• Corroded or damaged battery contacts
  • Cracked battery casing
  • Dents, punctures or physical damage
  • Loss of voltage or failure to hold charge
  • Strange odors or excessive heat

Damaged or worn out batteries should be recycled and not stored or reused. Storing damaged batteries can lead to dangerous issues like fires, explosions and electrolyte leakage.

How Long Can Batteries Be Stored?

Here are some guidelines on maximum battery storage times:

Battery Type Maximum Storage Time
Alkaline 2-5 years
Lithium 10-15 years
Lead acid 6 months – 1 year
Li-ion 1-2 years
NiMH 1-2 years
Button cell 5-10 years

Actual battery lifespan depends on storage conditions. Periodically check stored battery voltage and capacity.

Where to Store Batteries

The best places to store batteries include:

  • Cool, dry location like a garage or basement
  • Sealed plastic containers or bags
  • Battery storage cases or cabinets
  • Refrigerator (not freezer) for some batteries
  • Low humidity environment
  • Stable temperatures between 40°F-70°F
  • Away from direct sunlight and heat sources
  • On wooden shelves if storing large lead acid batteries
  • Away from children and pets

Avoid storing batteries in hot attics or sheds, near appliances generating heat, or in damp basements or garages.

How to Organize Stored Batteries

Keep your stored battery collection organized with these tips:

  • Sort batteries by chemistry and type like alkaline, lithium, lead acid etc.
  • Group new batteries separately from used batteries.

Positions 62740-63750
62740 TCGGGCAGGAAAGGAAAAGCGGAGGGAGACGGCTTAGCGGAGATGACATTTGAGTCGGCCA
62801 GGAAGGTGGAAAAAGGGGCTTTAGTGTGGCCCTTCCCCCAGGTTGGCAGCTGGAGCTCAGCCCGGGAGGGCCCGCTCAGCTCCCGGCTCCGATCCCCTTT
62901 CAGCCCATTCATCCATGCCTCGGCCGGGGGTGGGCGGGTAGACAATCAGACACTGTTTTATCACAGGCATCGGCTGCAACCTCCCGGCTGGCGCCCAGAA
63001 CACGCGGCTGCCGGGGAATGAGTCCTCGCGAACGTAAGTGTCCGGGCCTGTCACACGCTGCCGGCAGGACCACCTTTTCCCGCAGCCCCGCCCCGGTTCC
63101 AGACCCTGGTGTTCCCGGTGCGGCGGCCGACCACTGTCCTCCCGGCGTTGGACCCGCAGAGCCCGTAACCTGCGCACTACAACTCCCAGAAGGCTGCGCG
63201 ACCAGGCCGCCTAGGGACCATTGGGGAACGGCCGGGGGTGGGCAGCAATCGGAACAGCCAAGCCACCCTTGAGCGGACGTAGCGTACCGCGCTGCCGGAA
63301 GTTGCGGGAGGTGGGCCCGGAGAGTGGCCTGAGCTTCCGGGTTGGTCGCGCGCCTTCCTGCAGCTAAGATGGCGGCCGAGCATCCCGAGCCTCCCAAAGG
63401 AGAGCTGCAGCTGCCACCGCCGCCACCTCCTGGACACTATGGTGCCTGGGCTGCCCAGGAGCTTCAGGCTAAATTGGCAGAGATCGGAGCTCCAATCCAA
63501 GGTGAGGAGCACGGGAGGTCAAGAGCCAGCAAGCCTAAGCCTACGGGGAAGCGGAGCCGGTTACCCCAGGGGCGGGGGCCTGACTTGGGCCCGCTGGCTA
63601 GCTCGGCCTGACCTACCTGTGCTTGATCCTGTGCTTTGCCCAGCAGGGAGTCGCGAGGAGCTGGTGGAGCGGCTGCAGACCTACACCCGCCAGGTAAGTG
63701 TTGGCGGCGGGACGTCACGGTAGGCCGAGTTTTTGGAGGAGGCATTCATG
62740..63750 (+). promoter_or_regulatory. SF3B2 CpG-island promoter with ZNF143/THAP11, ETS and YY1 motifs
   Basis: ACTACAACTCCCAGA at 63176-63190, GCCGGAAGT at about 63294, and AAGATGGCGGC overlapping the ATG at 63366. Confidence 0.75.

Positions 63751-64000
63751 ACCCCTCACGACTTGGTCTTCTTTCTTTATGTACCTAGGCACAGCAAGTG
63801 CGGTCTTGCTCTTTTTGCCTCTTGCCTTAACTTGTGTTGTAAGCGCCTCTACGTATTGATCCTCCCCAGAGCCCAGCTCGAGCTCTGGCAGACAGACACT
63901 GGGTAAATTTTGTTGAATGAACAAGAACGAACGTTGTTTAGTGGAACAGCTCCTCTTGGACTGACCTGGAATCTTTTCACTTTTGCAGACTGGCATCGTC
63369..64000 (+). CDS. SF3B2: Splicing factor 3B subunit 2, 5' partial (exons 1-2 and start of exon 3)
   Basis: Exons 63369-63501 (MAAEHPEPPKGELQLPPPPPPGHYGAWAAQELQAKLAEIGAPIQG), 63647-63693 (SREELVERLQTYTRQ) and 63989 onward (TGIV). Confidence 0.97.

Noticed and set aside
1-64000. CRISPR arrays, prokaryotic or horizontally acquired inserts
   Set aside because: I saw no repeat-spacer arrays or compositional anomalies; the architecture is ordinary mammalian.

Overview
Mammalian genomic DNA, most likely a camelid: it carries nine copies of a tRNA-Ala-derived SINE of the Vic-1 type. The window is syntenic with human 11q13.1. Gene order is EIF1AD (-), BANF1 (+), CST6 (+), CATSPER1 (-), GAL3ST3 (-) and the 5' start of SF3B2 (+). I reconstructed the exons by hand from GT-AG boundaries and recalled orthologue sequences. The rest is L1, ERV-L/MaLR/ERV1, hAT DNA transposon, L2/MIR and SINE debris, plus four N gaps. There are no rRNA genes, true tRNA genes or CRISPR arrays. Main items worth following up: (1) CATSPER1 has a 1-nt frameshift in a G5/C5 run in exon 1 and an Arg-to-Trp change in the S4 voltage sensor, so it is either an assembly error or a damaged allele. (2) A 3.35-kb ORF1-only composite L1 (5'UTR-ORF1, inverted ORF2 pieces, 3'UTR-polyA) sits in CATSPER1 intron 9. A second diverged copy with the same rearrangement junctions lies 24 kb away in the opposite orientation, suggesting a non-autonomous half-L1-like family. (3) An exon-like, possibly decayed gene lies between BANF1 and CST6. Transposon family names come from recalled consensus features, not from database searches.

• Label each battery with type and purchase date.
  • Use separate plastic cases or bags for each battery type.
  • Store batteries from different devices separately.
  • Keep an inventory list of stored batteries.
  • Rotate stock to use oldest batteries first.
  • Keep batteries in original packaging when possible.
  • Avoid loose batteries touching each other when stored.

Staying organized will make it easier to regularly test and maintain your stored battery supply.

How to Monitor and Test Stored Batteries

To maximize battery lifespan and safety:

  • Test the voltage and capacity of stored batteries every 6-12 months.
  • Use a voltage tester or multimeter to check voltage.
  • Load test batteries with a dedicated battery tester.
  • Recharge or dispose batteries if voltage drops more than 10-20%.
  • Perform a visual inspection for leaks or swelling at least annually.
  • Keep records on batteries testing and recharging dates.
  • Label dead batteries clearly and dispose of properly.

Regular testing lets you spot issues with stored batteries before they fail or leak.

How to Dispose of Dead Batteries

When batteries reach end of life:

  • Never throw batteries in regular household trash that ends up in landfills.
  • Take dead batteries to a recycling center or hazardous waste collection site.
  • Many retailers like Best Buy offer free battery recycling drop offs.
  • Use electrical tape to isolate the terminals before disposal.
  • Contact your city for battery recycling programs and guidelines.
  • Consider letting batteries drain fully before recycling.
  • Follow local laws on transporting and handling batteries.

Recycling batteries properly is important to avoid toxic chemicals like lithium, lead and cadmium from contaminating the environment.


Properly storing batteries after use helps maintain their lifespan and safety. Be sure to store different battery chemistries under their ideal conditions. Keep batteries organized, monitored and maintained. Recycle dead batteries responsibly to protect the environment. Following basic battery storage guidelines will keep your unused batteries in optimal condition until needed again.